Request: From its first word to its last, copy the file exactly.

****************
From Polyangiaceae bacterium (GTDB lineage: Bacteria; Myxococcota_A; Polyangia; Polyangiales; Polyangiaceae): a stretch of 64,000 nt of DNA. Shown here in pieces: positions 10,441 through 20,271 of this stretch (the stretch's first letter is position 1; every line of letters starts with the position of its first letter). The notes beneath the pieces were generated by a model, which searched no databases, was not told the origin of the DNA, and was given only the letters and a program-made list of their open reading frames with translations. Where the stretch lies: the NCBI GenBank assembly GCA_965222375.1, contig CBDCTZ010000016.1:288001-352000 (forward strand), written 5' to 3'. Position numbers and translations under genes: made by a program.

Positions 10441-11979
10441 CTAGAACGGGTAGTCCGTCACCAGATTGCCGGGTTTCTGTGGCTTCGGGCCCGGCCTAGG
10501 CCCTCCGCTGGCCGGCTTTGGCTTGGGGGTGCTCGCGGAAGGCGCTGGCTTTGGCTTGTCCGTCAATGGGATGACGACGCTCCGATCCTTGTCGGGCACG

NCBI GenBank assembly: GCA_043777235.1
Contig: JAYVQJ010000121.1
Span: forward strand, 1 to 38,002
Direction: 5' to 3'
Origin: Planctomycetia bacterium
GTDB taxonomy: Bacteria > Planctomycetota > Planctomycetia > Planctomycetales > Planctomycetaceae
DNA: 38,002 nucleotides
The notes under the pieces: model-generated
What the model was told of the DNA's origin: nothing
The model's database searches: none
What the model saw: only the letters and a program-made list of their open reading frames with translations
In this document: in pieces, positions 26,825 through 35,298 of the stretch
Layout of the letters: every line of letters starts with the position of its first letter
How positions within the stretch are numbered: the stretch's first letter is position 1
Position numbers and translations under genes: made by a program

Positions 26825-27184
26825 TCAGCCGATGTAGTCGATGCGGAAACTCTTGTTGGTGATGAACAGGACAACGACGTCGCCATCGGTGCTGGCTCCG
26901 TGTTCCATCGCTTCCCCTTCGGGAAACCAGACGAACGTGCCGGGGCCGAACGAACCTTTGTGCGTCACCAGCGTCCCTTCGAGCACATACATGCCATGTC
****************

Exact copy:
From Polyangiaceae bacterium (GTDB lineage: Bacteria; Myxococcota_A; Polyangia; Polyangiales; Polyangiaceae): a stretch of 64,000 nt of DNA. Shown here in pieces: positions 10,441 through 20,271 of this stretch (the stretch's first letter is position 1; every line of letters starts with the position of its first letter). The notes beneath the pieces were generated by a model, which searched no databases, was not told the origin of the DNA, and was given only the letters and a program-made list of their open reading frames with translations. Where the stretch lies: the NCBI GenBank assembly GCA_965222375.1, contig CBDCTZ010000016.1:288001-352000 (forward strand), written 5' to 3'. Position numbers and translations under genes: made by a program.

Positions 10441-11979
10441 CTAGAACGGGTAGTCCGTCACCAGATTGCCGGGTTTCTGTGGCTTCGGGCCCGGCCTAGG
10501 CCCTCCGCTGGCCGGCTTTGGCTTGGGGGTGCTCGCGGAAGGCGCTGGCTTTGGCTTGTCCGTCAATGGGATGACGACGCTCCGATCCTTGTCGGGCACG

NCBI GenBank assembly: GCA_043777235.1
Contig: JAYVQJ010000121.1
Span: forward strand, 1 to 38,002
Direction: 5' to 3'
Origin: Planctomycetia bacterium
GTDB taxonomy: Bacteria > Planctomycetota > Planctomycetia > Planctomycetales > Planctomycetaceae
DNA: 38,002 nucleotides
The notes under the pieces: model-generated
What the model was told of the DNA's origin: nothing
The model's database searches: none
What the model saw: only the letters and a program-made list of their open reading frames with translations
In this document: in pieces, positions 26,825 through 35,298 of the stretch
Layout of the letters: every line of letters starts with the position of its first letter
How positions within the stretch are numbered: the stretch's first letter is position 1
Position numbers and translations under genes: made by a program

Positions 26825-27184
26825 TCAGCCGATGTAGTCGATGCGGAAACTCTTGTTGGTGATGAACAGGACAACGACGTCGCCATCGGTGCTGGCTCCG
26901 TGTTCCATCGCTTCCCCTTCGGGAAACCAGACGAACGTGCCGGGGCCGAACGAACCTTTGTGCGTCACCAGCGTCCCTTCGAGCACATACATGCCATGTC